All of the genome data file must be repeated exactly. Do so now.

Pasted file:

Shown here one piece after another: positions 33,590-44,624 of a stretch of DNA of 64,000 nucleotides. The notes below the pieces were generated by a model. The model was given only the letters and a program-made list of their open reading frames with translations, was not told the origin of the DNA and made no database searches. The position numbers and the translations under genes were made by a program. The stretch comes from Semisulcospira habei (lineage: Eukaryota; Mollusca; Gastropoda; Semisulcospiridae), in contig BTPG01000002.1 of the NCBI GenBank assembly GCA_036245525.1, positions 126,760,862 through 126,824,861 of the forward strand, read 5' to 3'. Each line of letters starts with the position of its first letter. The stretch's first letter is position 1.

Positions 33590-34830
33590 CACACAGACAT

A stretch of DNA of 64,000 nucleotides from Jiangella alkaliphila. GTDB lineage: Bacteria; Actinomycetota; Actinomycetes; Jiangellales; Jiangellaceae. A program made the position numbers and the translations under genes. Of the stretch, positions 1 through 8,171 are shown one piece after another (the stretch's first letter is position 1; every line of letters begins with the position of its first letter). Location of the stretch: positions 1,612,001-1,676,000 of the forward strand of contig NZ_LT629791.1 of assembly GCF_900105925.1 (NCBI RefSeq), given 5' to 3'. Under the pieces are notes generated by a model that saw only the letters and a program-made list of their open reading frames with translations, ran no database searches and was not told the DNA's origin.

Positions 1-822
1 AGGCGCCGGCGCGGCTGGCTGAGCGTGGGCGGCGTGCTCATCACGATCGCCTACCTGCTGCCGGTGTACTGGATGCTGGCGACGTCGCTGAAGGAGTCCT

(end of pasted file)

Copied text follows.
Shown here one piece after another: positions 33,590-44,624 of a stretch of DNA of 64,000 nucleotides. The notes below the pieces were generated by a model. The model was given only the letters and a program-made list of their open reading frames with translations, was not told the origin of the DNA and made no database searches. The position numbers and the translations under genes were made by a program. The stretch comes from Semisulcospira habei (lineage: Eukaryota; Mollusca; Gastropoda; Semisulcospiridae), in contig BTPG01000002.1 of the NCBI GenBank assembly GCA_036245525.1, positions 126,760,862 through 126,824,861 of the forward strand, read 5' to 3'. Each line of letters starts with the position of its first letter. The stretch's first letter is position 1.

Positions 33590-34830
33590 CACACAGACAT

A stretch of DNA of 64,000 nucleotides from Jiangella alkaliphila. GTDB lineage: Bacteria; Actinomycetota; Actinomycetes; Jiangellales; Jiangellaceae. A program made the position numbers and the translations under genes. Of the stretch, positions 1 through 8,171 are shown one piece after another (the stretch's first letter is position 1; every line of letters begins with the position of its first letter). Location of the stretch: positions 1,612,001-1,676,000 of the forward strand of contig NZ_LT629791.1 of assembly GCF_900105925.1 (NCBI RefSeq), given 5' to 3'. Under the pieces are notes generated by a model that saw only the letters and a program-made list of their open reading frames with translations, ran no database searches and was not told the DNA's origin.

Positions 1-822
1 AGGCGCCGGCGCGGCTGGCTGAGCGTGGGCGGCGTGCTCATCACGATCGCCTACCTGCTGCCGGTGTACTGGATGCTGGCGACGTCGCTGAAGGAGTCCT